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From James Toney in Tokyo
Even when winning four Paralympic golds at London 2012 David Weir didn't really look like he was enjoying himself.
The pressure of national expectation has always weighed heavily on an athlete who has long admitted struggles with his mental health. Simmering and justified resentments about a range of issues - from recognition to endorsements to prize money - were never far from the surface.
However, Weir has appeared a more relaxed athlete in recent days, a far cry from his outburst five years ago when he vowed never to wear a British vest again.
The six-time Paralympic champion quit to focus on road racing after the Rio Games but made a comeback when the pandemic left him searching for competition.
Nine years ago he won the 5,000m title, roared on by 80,000 home fans, but this was to be no fairytale return, the wheelchair racer finishing eighth in his heat, nearly a minute behind Swiss winner Marcel Hug.
He had no words to explain the performance though it appeared, when it was unlikely he'd qualify, he saved his strength for next weekend's marathon - his primary focus here in Japan.
Speaking on the eve of the Games, Weir was smiling and vowing to enjoy the moment - easier said than done for a feared competitor not used to being last in a race.
“I just feel in a much better place mentally, I don’t feel like there is any pressure, no big weight is hanging over me,” said Weir, who is able to train full-time and benefit from world class facilities, technology, coaching and support teams thanks to National Lottery funding.
“I’ve come here with zero expectations. Before London and Rio people were hanging four gold medals around my neck, that’s a lot to take and I just couldn’t cope anymore.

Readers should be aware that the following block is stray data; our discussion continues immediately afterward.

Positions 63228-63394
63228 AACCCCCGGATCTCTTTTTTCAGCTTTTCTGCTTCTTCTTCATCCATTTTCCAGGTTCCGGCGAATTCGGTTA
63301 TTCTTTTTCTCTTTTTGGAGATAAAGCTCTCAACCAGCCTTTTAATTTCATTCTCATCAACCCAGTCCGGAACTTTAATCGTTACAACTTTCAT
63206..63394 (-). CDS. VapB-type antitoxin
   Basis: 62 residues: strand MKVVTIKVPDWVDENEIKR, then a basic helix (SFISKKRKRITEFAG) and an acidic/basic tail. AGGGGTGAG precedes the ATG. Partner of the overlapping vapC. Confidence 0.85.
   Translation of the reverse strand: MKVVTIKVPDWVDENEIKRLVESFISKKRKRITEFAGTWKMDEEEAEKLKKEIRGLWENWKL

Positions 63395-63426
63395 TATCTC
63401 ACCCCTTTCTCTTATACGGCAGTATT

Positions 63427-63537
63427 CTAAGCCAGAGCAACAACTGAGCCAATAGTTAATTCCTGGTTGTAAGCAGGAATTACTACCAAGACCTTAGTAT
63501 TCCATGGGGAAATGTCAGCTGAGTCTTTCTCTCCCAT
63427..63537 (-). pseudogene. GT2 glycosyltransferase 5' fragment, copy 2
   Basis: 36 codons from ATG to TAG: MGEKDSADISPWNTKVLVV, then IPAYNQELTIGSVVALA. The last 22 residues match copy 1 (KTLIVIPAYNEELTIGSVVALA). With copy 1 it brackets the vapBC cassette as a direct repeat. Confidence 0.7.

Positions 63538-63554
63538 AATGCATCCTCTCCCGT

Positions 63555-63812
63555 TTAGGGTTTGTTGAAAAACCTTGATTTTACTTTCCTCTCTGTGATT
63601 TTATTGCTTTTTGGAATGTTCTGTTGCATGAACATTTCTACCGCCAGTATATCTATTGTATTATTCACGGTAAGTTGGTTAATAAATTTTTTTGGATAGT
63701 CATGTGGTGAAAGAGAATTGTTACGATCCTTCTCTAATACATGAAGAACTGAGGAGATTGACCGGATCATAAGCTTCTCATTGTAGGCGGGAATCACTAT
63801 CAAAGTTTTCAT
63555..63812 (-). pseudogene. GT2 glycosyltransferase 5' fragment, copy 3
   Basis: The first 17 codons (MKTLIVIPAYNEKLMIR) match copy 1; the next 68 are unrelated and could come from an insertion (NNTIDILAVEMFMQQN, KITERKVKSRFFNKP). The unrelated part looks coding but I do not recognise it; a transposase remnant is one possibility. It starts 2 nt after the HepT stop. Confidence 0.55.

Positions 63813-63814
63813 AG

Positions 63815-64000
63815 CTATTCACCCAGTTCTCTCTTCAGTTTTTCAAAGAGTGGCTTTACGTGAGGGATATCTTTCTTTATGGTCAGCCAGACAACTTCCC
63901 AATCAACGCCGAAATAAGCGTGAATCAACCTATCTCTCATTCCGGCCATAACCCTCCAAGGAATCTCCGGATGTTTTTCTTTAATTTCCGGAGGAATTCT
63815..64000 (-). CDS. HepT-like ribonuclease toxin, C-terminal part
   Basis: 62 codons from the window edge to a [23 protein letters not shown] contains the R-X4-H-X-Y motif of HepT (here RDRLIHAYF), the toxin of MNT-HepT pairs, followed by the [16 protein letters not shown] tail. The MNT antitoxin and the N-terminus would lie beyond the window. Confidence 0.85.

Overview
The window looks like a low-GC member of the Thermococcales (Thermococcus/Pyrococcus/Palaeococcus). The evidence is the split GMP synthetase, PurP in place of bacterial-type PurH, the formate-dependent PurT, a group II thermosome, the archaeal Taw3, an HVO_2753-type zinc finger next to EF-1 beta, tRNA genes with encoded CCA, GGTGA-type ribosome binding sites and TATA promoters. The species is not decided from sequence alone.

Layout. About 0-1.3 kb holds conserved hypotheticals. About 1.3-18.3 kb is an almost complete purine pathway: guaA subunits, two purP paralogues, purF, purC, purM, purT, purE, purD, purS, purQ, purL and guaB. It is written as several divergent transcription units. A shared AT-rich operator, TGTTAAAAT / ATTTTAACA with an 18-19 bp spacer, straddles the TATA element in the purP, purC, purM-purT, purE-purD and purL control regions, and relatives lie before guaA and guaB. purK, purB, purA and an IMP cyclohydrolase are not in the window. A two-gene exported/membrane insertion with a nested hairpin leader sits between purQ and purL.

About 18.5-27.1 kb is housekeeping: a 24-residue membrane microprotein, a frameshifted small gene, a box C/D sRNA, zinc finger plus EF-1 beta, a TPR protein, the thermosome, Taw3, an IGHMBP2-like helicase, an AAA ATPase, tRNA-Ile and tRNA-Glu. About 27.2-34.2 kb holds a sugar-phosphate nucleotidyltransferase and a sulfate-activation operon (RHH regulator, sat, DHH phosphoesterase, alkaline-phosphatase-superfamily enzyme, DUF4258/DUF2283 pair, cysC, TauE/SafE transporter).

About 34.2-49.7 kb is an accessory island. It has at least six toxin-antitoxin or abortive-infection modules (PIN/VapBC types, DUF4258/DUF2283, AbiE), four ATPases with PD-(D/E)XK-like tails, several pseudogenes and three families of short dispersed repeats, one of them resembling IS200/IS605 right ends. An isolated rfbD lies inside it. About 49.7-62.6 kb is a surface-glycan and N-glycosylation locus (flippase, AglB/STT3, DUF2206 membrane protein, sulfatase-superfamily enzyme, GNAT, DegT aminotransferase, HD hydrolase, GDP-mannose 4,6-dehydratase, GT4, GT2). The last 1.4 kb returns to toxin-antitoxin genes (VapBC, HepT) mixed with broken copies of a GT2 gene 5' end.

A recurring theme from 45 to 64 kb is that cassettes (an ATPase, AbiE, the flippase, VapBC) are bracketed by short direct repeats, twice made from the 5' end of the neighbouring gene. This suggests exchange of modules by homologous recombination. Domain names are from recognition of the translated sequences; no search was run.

“I’ve tried to forget about Rio but I understand why people keep bringing it up, I just didn’t want that to be the last thing I did at the Paralympics. It was a horrible experience. I was just doubting myself and I hated that feeling. Every race felt the same. I just didn’t want to be around the sport any more. I’d had enough of everything it was about.
"I’m just enjoying this experience now and trying to appreciate it more."
For many years Hug was in Weir's slipstream but two golds in Rio and three at the last World Championships in London has established him as the world's number one wheelchair racer.
Known as the 'silver bullet' for his trademark helmet, he has worked with a Swiss engineering to design a special chair he believes will give him a major advantage here in Japan.
“It’s a once-in-a-lifetime chance for an athlete to be involved in a project like this," he said.
“We worked together very closely. They designed a chair, I gave a lot of input, and had to test and give feedback. We did testing in a wind tunnel. It was very intensive."
Five years ago the Scottish sprinter Maria Lyle struck T35 100m bronze at the Paralympics in Rio, a feat she repeated in Tokyo in a season's best time.
Same result but very different emotions for the 21-year-old, who admitted a breakdown following the Commonwealth Games on the Gold Coast had her contemplating ending her athletics career.
Instead, she worked with Jamie Bowie, her coach at East Lothian, and a specialist sports counsellor to overcame big race anxiety, brought on she claims by a fixation on times and performances.
"I was terrified of running, terrified of looking at my times and constantly comparing myself to others - now I'm just enjoying my sport again like I did when I started," she said.
China's Zhou Xia took a gold with a world record 13.00 seconds while Australia's Isis Holt claimed silver. European and world champion Lyle's time was 14.18s - and she had no complaints.
"This has been five years of really hard work," she added.
"The last 18 months have been so hard trying to understand if the Paralympics were even going to happen.
“I tried to take each day as it came and Covid made me realise I just need to enjoy training and competing."
"That's feels so good, I'm so happy with a bronze medal. I didn't know what to expect but I knew I was in good shape, a season's best and a medal is more than I can ask for.”
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